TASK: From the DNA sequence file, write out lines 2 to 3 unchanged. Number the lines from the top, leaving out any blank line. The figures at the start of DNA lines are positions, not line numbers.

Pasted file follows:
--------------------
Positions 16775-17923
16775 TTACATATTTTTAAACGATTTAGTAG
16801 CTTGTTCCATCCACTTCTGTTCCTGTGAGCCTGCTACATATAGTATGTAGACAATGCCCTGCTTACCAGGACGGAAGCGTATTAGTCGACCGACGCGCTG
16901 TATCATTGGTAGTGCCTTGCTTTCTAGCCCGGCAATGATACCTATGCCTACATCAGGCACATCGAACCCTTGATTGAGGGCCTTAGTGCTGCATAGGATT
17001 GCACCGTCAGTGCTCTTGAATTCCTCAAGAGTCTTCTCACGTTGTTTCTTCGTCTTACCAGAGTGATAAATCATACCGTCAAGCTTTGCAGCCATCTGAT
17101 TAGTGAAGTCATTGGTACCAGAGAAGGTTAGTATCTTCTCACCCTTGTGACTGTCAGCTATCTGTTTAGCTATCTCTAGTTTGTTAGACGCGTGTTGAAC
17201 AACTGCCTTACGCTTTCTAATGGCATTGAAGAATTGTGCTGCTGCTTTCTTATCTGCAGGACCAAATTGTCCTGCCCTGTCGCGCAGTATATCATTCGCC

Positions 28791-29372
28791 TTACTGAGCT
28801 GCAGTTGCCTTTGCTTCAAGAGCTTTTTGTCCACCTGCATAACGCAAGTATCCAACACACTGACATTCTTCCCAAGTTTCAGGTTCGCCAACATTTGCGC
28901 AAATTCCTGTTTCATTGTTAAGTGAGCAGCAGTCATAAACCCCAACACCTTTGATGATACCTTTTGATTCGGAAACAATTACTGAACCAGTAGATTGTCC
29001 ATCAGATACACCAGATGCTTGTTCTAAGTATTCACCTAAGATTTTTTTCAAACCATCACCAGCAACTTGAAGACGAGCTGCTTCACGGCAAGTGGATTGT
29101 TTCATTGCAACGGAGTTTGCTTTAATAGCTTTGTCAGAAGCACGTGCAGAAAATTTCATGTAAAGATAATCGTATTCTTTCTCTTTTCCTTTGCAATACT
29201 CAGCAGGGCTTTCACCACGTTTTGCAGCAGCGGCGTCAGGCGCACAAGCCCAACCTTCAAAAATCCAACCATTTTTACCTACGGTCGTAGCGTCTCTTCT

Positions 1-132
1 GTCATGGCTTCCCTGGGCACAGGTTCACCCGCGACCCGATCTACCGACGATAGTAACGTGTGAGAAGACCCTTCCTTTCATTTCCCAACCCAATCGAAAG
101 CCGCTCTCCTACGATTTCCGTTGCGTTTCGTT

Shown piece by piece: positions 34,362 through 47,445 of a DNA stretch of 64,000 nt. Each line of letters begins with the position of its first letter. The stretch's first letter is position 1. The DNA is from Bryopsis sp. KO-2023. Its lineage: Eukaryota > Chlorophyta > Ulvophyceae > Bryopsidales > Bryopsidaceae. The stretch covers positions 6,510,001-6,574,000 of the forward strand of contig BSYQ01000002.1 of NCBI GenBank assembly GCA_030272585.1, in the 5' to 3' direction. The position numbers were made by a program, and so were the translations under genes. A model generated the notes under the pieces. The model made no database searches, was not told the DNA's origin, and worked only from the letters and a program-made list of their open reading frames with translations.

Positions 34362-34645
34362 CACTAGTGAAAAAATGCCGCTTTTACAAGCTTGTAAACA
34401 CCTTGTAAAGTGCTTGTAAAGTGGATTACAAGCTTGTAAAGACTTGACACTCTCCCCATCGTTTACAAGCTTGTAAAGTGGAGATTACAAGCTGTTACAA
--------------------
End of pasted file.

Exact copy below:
16775 TTACATATTTTTAAACGATTTAGTAG
16801 CTTGTTCCATCCACTTCTGTTCCTGTGAGCCTGCTACATATAGTATGTAGACAATGCCCTGCTTACCAGGACGGAAGCGTATTAGTCGACCGACGCGCTG